The USDA Tuesday reported a daily export sale of 1.36 million metric tons of U.S. corn for delivery to China in the 2020-21 marketing year, a strong sign that the country’s demand remains robust as it rebuilds its swine herd.
China is again promising that it has made structural changes to its tariff rate quota system to import corn, wheat and rice, but it’s still not clear if that’s the case as the new deadline approaches for the U.S. to tell the World Trade Organization if it agrees.
Mexico is the largest foreign market for U.S. corn and distiller’s grains and the U.S. Grains Council has chosen its top representative there, Ryan LeGrand, to take over as president and CEO next month.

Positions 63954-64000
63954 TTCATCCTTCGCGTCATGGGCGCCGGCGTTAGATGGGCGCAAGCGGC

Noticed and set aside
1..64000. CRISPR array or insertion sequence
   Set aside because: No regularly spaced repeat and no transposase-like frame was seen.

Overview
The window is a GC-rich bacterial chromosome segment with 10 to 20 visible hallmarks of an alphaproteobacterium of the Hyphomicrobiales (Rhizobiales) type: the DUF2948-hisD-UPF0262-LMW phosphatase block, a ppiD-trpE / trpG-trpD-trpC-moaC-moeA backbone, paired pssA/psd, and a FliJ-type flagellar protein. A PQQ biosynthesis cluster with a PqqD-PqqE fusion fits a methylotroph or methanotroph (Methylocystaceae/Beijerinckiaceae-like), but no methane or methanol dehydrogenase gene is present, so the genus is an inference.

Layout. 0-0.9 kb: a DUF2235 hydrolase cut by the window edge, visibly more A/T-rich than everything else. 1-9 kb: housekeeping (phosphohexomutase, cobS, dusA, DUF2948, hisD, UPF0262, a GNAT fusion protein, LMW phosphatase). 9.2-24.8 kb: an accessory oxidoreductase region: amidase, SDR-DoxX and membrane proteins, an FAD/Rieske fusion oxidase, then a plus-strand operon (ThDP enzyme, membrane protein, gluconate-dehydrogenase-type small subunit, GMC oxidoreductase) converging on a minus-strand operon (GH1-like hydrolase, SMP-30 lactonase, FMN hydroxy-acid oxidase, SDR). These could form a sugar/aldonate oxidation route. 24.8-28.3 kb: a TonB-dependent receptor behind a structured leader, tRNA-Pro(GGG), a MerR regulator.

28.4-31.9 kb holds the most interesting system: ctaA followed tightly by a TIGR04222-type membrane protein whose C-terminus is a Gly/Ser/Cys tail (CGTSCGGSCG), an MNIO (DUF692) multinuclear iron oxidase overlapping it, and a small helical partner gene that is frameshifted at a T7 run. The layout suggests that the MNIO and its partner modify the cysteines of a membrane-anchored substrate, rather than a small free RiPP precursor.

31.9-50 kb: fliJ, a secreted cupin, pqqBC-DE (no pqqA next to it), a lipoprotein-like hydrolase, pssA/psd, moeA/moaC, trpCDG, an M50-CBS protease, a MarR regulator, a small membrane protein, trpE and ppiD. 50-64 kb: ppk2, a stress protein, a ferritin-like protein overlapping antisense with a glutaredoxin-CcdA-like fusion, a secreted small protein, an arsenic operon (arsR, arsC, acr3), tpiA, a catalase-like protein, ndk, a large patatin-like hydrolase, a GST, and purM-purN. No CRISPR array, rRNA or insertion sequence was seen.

You won’t find any tourists in the muddy, mosquito-ridden town of Barcarena in Brazil’s state of Pará, but you can’t miss the almost constant parade of trucks pulling in and out of port facilities under the scorching sun or torrential rainfall on the country’s northern coast.
Prospects for U.S. farm exports can change suddenly and dramatically. Breaking into foreign markets takes decades of persistent hard work and hefty investments in building infrastructure, relationships and, ultimately, sales.